This summer, the Tennessee Health Services and Development Agency (HSDA) granted a Certificate of Need (CON) for the establishment of a new opioid treatment program (OTP) in Maryville, Blount County, Tennessee. Owned by The Patricia Hall Talbott Legacy Centers, LLC, a company named after the founder’s mother, and doing business as TLC Maryville, the Maryville OTP will provide methadone, buprenorphine, and naltrexone – the three approved medications for the treatment of opioid use disorder (OUD) along with counseling and other psychosocial support services.
The path to this CON was arduous, but Zachary C. Talbott, MSW, LADAC, CAADC, MAC, CCS, President and CEO of the company, has done this before – in Georgia and in North Carolina. The OTP will have both an OTP component and an office-based opioid treatment (OBOT) component.
“We are thrilled to be going home to establish what will become only the 6th OTP in the entirety of Eastern Tennessee,” said Mr. Talbott. “Unlike some other OTPs, TLC Maryville will offer all three FDA-approved medications for opioid use disorder, and we will offer buprenorphine in both OTP as well as office-based programs depending on the needs of the individual served.”
TLC Maryville was approved with a proposed service area of Blount, Loudon, Sevier, Monroe, and McMinn Counties. In these five counties alone, HSDA staff estimated nearly 4,000 individuals with an OUD in need of treatment. All 5 counties are designated as “high need” for opioid treatment services by the U.S. Office of the Inspector General (OIG). Open records requests from neighboring states show that nearly 200 patients of the 5 county service area are driving 1.5 to 2 hours each direction into Georgia for OTP services and 15 patients are driving 1.5 hours into North Carolina for OTP services.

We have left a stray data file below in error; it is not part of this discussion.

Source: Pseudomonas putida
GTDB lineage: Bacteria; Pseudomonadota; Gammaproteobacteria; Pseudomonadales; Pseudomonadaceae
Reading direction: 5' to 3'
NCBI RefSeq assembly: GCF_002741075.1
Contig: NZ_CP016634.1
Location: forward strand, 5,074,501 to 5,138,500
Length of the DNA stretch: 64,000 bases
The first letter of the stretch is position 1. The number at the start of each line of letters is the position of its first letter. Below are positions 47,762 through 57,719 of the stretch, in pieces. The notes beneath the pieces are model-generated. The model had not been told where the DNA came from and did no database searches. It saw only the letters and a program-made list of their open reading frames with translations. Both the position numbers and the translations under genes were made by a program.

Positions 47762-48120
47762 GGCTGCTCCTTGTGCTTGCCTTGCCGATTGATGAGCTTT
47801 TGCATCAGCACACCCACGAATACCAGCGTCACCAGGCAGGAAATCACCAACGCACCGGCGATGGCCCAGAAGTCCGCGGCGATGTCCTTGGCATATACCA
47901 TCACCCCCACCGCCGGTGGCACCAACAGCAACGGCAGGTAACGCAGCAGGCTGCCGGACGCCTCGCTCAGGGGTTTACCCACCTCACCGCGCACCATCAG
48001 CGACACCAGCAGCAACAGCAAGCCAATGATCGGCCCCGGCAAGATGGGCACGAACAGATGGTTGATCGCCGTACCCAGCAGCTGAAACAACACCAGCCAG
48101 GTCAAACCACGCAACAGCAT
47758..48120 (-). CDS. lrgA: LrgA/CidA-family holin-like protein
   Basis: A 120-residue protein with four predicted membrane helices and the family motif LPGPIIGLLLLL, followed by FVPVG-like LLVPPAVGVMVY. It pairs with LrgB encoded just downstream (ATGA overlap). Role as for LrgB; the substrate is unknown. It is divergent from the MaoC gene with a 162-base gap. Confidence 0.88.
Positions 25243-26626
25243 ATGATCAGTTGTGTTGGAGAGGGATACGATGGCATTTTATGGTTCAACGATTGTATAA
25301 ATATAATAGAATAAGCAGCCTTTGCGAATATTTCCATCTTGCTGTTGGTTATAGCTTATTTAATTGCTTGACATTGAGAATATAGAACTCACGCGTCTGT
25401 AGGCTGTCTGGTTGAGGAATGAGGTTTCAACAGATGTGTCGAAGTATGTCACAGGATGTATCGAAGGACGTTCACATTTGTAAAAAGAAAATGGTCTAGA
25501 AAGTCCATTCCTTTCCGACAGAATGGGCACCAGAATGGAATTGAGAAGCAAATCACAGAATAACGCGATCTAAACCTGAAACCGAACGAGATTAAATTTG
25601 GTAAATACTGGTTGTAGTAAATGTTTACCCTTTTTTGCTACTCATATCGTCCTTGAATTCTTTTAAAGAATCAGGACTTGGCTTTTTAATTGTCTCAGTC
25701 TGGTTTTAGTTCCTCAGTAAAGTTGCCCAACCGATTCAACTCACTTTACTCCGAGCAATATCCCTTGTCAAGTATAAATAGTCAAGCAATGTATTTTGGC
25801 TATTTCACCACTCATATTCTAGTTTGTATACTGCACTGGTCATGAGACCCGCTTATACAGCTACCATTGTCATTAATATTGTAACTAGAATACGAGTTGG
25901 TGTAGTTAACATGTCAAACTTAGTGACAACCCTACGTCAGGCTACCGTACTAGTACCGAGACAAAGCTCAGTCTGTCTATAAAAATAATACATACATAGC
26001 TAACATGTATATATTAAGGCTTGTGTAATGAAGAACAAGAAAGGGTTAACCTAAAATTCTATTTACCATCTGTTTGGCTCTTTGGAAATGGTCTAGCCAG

Support for the CON came from Blount County Mayor Ed Mitchell, Blount County Circuit Court Clerk Tom Hatcher, Program Director of the Blount County Recovery Court & Veterans Treatment Court Amy Galyon, Senior Pastor of East Maryville Baptist Church Rev. Keith Johnson, Associate Pastor of Sevier Heights Baptist Church Charles McNutt, Executive Director of the Knoxville,based Metro Drug Coalition Karen Pershing, North Carolina State Opioid Treatment Authority Smith Worth, ReVIDA Recovery Chief Compliance Officer Amy Morris, and American Association for the Treatment of Opioid Dependence (AATOD) President Mark Parrino. Director of Blount Memorial Physicians Group Cory M. Everett provided written documentation of having been notified of the project while writing, “we look forward to a partnership that benefits our patients and community as a whole.” Multiple community leaders and local residents expressed support for the project through written letters, as well.
“The build out is set to begin on September 14th, and then state licensing, SAMHSA certification, and DEA registration will be obtained,” Mr. Talbott told AT Forum after the CON was granted. “The earliest opening would likely be mid-December, but we anticipate that it could be first quarter 2021 before TLC Maryville opens its doors to begin serving patients.”
The vote was 9-0 by the Tennessee HSDA to grant the CON.
A CON was granted for a new OTP (New Hope Treatment Center) in Newport in December of 2018 and a new OTP (BHG Murfreesboro Treatment Center) in Murfreesboro in December of 2019. Neither New Hope nor BHG Murfreesboro have initiated services as of the publication of this article. CONs for OTPs in Tennessee expire after two years if the project has not been completed.
From the “contractor risk agreement” from TennCare (the contractor is the managed care contractor paid by TennCare, which in turn pays the OTP):